Spice up Your Online Teaching: 12 Savvy Tips for Better Remote Lessons

in Professional Development/Teaching

While most of us are experienced remote teachers by now, there is always room for improvement and fine-tuning. Here are twelve tips to help you step up your game when teaching English online.

1. Look at the camera

It’s tempting to look at the screen while teaching online because that’s where we see our students. Don’t give in to the urge. If you look directly at the camera, your client will feel that you are looking into their eyes and be more involved. You can move the inset video to just under the camera because then you’re actually looking at the student (or nearer to them). You can also use books to prop up your laptop and bring the camera to eye level.

2. Get a standing desk or a leg rest 

Teaching online changes your routine in some ways.

Sitting is the new smoking!

Mainly, it means that you may be glued to a chair for extended periods of time. That’s a problem in itself, because, as we know, sitting is the new smoking! It’s therefore advisable to get yourself a standing desk and just teach standing up. You can also just place a stool on your desk for an improvised standing desk. Alternatively, a leg rest will allow you to stretch your knees discreetly every now and then. Your muscles will thank you!

3. Choose a neutral background

There’s hardly anything worse than a distracting background when you teach (well, apart from a persistent hiccup maybe). You can work around this by using a plain piece of cloth as your background. Alternatively, you can buy a professional green screen and place it behind you. A third alternative is using a virtual background in Zoom. Just click the little arrow next to the video icon and pick the “virtual background” option. You can upload your own photos for the purpose. Just be aware that the background may shift and flicker when you move, so you might have to do some trial-and-error regarding the images you use.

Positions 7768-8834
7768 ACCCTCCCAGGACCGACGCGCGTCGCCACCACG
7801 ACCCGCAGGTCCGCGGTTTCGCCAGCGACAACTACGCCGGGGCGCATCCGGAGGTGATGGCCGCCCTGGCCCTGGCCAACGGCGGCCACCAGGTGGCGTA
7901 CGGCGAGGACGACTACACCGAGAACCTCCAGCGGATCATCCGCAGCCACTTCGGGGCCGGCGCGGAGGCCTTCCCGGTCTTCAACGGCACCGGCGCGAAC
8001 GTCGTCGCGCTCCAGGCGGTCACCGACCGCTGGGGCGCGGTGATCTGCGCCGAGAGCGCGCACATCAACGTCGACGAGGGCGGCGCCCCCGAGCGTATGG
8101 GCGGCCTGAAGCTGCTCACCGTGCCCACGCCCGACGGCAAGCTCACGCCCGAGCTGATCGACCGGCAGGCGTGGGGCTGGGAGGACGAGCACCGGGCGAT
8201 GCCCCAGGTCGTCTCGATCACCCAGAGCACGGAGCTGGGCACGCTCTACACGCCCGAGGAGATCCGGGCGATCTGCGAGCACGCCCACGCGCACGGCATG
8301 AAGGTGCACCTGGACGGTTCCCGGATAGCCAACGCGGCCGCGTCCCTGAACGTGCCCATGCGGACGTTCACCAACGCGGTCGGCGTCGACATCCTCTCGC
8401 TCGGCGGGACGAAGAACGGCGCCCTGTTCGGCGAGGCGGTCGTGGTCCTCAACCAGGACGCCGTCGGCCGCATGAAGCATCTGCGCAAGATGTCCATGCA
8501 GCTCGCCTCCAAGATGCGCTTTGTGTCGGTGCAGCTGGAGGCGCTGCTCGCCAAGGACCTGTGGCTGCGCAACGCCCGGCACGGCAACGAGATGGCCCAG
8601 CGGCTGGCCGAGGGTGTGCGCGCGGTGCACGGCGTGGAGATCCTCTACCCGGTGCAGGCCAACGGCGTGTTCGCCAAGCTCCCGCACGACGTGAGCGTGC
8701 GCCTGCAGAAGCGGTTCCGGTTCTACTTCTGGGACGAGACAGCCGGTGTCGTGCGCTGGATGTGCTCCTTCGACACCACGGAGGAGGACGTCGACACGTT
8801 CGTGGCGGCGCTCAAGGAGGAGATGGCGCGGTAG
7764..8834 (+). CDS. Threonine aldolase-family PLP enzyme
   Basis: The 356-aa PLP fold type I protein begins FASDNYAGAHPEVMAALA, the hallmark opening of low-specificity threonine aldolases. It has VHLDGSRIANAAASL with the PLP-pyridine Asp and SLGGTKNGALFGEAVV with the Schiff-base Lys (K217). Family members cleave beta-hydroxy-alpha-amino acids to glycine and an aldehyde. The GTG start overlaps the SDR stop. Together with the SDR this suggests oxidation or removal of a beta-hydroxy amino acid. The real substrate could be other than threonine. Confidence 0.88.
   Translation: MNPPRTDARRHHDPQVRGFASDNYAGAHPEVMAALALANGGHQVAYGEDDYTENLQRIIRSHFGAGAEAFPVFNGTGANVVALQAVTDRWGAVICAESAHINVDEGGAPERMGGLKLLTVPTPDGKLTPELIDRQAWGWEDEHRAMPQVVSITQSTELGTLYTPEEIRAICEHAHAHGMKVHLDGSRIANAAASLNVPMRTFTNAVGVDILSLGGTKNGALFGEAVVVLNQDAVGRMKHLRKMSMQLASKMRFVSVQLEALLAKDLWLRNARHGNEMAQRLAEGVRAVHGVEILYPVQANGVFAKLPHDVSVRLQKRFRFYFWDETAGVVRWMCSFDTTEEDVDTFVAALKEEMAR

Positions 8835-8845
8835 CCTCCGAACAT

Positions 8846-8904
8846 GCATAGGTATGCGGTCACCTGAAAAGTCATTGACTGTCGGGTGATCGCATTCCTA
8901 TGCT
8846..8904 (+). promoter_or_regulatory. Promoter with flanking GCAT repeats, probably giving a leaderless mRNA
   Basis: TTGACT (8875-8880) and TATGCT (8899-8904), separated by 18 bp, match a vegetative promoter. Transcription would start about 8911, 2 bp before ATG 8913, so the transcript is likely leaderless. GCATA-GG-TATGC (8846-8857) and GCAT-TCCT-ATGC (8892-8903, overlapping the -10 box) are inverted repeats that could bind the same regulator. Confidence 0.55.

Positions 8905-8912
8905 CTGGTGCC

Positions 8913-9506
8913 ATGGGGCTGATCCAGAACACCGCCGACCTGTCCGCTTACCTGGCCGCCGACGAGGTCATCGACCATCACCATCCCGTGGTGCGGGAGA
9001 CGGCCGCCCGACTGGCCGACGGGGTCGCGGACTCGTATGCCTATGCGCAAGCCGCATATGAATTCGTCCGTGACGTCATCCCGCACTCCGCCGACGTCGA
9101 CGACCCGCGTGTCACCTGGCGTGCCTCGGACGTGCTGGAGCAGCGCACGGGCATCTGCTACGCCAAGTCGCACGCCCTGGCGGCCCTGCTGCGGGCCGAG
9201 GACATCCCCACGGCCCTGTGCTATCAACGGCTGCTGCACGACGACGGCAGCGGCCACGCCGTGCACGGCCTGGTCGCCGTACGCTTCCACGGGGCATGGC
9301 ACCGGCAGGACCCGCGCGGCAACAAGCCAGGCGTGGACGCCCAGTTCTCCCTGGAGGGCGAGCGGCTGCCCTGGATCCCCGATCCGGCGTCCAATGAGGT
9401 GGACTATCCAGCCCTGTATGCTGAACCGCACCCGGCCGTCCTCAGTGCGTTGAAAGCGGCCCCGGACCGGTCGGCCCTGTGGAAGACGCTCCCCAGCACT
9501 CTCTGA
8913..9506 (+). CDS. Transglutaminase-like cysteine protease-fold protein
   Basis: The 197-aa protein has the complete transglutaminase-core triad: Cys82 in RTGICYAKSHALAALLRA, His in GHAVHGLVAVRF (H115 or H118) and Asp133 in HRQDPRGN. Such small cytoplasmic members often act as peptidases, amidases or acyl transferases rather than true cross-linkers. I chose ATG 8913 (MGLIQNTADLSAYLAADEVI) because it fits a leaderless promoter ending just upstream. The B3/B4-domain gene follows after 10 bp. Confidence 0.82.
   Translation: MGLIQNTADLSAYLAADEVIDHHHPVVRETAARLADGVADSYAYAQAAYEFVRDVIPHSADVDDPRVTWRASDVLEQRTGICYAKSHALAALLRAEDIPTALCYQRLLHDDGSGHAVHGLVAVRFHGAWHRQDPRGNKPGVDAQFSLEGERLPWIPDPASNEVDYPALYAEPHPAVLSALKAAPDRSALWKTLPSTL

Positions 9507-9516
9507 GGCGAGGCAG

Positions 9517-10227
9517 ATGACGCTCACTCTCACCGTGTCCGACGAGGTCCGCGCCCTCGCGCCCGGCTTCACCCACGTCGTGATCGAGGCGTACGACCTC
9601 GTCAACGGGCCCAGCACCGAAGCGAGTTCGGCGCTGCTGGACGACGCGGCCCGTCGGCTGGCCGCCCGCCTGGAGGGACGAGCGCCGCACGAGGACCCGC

4. Adjust your way of speaking

When teaching online, you might experience technical issues or sound problems, such as acoustic delay or breathing sounds. To facilitate listening, it’s best to speak more slowly than usual and with more pauses. Also, mute your participants while you speak and generally interrupt less than you normally would.

5. Get a good headset/mic

This is a no-brainer, but it still gets a mention here because it can fix a lot of your problems. If your headset reminds you of the tin can telephone you had when you were little, now’s the time to get a new one.

On the other hand, some integrated microphone are surprisingly good, so you might try ditching your headset for better audio quality first.

6. Manage your online classroom

In any classroom, online or not, there are some students who enjoy being in the focus and others who don’t. As an online tutor, try to target the ones that seem a bit lost without putting them on the spot. When you single out a person to engage them in your lesson, you can mute the rest of the group.

Also, be aware that some people may switch off their cameras because they feel more comfortable that way. You can use the group chat to encourage shy students to share questions and comments.